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Current Research Project: Mapping Vegetation of Mandai Mangroves

On 24th September 2011, MAS was lucky to be part of Biodiversity of Singapore Symposium III (2011) and Mangrove Surveyor a.k.a Rick was given the golden opportunity to conduct a poster presentation of his ongoing Honours project titled ‘Investigation of Elevation-Vegetation Processes in Mandai Mangroves’. Ria Tan has his project all figured out, check this out!

Q: So what is  his project about?

A: He is mapping the soil elevation of the  Mandai mangrove (i.e. slope of soil surface of the mangrove) and vegetation i.e. trees of the mangrove.

Q: where is  this Mandai  mangrove?

A:Well, it’s located near  Woodlands Checkpoint. However, public may not access the mangrove freely as it is a restricted site only bound for researchers with permit!

Q: So how does he map the mangrove’s elevation and vegetation?

A: He uses a surveying equipment called the total station (similiar to that of a camera) on a tripod which shoots lasers towards the prism head of a surveying pole held vertically to the ground.Each survey point that is measures the location and elevation of the point!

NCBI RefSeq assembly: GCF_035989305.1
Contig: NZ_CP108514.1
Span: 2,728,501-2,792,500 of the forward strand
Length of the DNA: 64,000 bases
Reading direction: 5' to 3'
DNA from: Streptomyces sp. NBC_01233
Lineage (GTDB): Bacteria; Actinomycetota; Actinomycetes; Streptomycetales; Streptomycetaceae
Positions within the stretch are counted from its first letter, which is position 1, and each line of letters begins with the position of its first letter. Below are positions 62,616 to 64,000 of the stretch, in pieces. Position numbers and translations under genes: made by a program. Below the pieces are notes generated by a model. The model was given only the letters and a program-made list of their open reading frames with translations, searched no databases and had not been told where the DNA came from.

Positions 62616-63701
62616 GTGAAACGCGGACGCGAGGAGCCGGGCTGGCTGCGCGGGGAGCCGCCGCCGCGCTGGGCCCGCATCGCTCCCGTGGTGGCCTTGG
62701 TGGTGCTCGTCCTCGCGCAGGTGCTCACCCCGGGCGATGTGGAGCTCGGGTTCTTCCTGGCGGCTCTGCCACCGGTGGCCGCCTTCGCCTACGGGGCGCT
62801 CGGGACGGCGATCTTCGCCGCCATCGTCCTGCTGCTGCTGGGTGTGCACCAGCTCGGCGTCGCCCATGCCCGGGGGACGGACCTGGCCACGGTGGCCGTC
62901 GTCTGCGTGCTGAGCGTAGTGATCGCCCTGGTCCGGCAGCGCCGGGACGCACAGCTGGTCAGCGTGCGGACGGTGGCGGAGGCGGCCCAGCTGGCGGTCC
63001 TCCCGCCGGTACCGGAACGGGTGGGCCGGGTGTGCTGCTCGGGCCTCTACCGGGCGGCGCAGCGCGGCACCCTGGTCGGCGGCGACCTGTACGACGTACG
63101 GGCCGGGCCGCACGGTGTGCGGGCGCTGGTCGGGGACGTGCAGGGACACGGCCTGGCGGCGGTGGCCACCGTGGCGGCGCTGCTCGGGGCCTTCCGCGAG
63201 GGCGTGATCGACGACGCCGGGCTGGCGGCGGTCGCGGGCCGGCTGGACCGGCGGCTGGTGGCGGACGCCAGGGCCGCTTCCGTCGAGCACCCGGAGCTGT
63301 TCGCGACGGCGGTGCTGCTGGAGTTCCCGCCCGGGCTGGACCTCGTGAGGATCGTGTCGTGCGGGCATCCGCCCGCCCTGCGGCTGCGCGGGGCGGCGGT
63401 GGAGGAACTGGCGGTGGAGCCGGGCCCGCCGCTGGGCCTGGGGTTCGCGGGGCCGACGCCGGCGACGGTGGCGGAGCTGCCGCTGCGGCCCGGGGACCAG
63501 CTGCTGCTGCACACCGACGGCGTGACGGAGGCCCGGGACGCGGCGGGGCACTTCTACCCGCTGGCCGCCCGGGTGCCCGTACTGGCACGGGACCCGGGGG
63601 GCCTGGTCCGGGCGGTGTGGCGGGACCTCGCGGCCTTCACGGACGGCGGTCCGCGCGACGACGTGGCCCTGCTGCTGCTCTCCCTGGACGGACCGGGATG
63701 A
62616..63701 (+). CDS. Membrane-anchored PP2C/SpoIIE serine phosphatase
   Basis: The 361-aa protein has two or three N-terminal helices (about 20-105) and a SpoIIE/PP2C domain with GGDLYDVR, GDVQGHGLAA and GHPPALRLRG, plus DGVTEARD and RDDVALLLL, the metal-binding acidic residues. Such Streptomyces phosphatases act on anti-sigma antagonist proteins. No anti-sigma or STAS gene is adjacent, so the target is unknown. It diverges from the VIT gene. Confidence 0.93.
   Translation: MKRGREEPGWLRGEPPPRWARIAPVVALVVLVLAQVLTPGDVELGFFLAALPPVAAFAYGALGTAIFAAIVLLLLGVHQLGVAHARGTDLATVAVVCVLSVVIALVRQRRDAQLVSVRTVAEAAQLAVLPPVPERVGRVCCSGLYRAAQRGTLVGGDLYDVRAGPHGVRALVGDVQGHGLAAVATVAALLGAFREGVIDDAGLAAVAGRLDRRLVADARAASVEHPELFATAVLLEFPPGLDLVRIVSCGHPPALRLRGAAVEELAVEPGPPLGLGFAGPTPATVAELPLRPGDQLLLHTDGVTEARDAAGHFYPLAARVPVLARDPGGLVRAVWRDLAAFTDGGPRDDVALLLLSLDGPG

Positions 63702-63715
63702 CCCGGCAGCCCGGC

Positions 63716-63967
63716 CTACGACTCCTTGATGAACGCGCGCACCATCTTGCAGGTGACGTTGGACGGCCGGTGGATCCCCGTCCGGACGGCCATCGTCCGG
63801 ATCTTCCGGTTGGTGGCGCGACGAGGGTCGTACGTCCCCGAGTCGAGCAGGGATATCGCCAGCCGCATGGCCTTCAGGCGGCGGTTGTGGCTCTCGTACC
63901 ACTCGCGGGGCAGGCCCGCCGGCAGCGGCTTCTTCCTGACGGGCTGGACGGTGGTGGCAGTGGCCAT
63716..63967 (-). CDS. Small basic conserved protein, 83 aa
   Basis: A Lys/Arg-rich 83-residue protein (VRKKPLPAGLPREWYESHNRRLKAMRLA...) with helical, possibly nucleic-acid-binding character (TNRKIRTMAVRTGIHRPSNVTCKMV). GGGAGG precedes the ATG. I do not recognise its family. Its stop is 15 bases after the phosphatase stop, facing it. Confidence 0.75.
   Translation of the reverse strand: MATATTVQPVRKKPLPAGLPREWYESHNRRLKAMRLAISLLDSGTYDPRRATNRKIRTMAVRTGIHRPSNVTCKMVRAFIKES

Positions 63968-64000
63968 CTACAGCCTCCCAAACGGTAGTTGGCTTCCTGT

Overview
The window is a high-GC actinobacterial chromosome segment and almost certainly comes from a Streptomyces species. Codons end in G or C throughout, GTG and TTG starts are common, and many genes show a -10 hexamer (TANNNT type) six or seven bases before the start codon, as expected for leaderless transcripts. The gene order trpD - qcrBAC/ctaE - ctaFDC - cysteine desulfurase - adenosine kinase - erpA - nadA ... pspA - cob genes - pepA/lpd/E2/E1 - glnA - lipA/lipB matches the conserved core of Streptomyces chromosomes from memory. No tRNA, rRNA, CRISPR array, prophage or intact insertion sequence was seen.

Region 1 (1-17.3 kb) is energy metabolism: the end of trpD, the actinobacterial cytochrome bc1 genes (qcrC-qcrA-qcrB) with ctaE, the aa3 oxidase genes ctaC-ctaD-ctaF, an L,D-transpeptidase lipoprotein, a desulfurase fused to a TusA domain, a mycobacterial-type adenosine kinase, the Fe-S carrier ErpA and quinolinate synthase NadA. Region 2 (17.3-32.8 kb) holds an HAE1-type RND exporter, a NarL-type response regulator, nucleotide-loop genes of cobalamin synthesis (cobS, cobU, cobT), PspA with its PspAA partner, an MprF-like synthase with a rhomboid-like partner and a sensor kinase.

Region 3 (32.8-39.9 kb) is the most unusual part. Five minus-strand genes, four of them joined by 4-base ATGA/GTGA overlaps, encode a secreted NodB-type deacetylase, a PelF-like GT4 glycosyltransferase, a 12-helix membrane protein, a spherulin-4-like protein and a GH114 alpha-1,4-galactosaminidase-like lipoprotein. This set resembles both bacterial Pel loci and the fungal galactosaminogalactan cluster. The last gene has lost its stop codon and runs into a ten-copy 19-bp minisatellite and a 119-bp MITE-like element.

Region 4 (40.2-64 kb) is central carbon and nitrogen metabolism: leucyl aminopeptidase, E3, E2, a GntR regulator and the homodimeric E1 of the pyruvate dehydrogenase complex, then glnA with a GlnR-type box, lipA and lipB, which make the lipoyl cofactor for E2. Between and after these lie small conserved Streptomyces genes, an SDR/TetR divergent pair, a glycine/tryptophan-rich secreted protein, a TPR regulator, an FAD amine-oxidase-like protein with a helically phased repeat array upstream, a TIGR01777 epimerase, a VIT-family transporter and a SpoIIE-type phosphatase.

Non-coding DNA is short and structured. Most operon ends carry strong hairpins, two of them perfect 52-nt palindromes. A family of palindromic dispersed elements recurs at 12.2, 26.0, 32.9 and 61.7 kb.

Total Station used for surveying

Overall setup for the total station

Q: Ahh…sounds ‘cheem’! (difficult in Singlish) So does every survey point measure the elevation of the soil? How about tree mapping?

A: Nah, not at all. The principle behind the surveying equipment is quite easy. He shall explain to you in more detail when you choose to join him for his surveys

Q: How about mapping trees? How does he do it?

A:Mapping trees consist of :-

(1)Measuring diameters of trees

Ria Tan of Wild Singapore fame helping Rick with his surveys.

3)Getting coordinates of trees

Wei 'Win-Win' Kit holds the pole with prism where it is grounded to the approximate location of the a measured tree

Dr. Balaji using the total station to capture the location of tree

Q: So how many trees will Rick map?

A:  At least 3000 trees and he has to identify each of them. Thankfully Dr. Jean Yong’s Comparative Guide to the SIngapore Mangroves helps him alot!

Q:So why should I volunteer to help in this project?

A: Many reasons actually but Rick gives three main reasons!

(1) Fun in the mud! If it is your first time stepping into a mangrove, it’s quite surreal!

Muddy fun time at Mandai Besar River!

2) Amazing fauna to look out for in Mandai

Some fauna found in Mandai mangrove

3) View of  Johor from way up here (Nope, you don’t to climb trees, just kidding) The view from Mandai is breath-taking; you have to be there to see it for yourself

Rick climbing a Rhizophora tree!

View of Johor Bahru and Johor Straits from Mandai Mangrove

Kindly email Rick at if you’re interested to know more about this project and help him with his project.